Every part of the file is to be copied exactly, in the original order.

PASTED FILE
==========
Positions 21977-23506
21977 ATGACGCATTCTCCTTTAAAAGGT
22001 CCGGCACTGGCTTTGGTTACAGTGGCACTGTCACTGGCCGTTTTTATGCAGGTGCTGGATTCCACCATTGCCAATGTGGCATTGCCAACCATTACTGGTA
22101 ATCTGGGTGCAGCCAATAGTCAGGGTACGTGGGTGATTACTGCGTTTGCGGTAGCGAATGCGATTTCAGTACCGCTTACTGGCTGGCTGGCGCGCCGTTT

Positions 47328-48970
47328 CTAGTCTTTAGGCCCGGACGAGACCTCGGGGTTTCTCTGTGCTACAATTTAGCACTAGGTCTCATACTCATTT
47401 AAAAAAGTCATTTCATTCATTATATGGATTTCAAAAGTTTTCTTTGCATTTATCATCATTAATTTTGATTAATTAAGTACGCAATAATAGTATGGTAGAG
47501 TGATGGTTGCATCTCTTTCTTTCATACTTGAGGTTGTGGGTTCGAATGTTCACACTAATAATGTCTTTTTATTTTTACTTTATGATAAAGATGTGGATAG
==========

Positions 21977-23506
21977 ATGACGCATTCTCCTTTAAAAGGT
22001 CCGGCACTGGCTTTGGTTACAGTGGCACTGTCACTGGCCGTTTTTATGCAGGTGCTGGATTCCACCATTGCCAATGTGGCATTGCCAACCATTACTGGTA
22101 ATCTGGGTGCAGCCAATAGTCAGGGTACGTGGGTGATTACTGCGTTTGCGGTAGCGAATGCGATTTCAGTACCGCTTACTGGCTGGCTGGCGCGCCGTTT

Positions 47328-48970
47328 CTAGTCTTTAGGCCCGGACGAGACCTCGGGGTTTCTCTGTGCTACAATTTAGCACTAGGTCTCATACTCATTT
47401 AAAAAAGTCATTTCATTCATTATATGGATTTCAAAAGTTTTCTTTGCATTTATCATCATTAATTTTGATTAATTAAGTACGCAATAATAGTATGGTAGAG
47501 TGATGGTTGCATCTCTTTCTTTCATACTTGAGGTTGTGGGTTCGAATGTTCACACTAATAATGTCTTTTTATTTTTACTTTATGATAAAGATGTGGATAG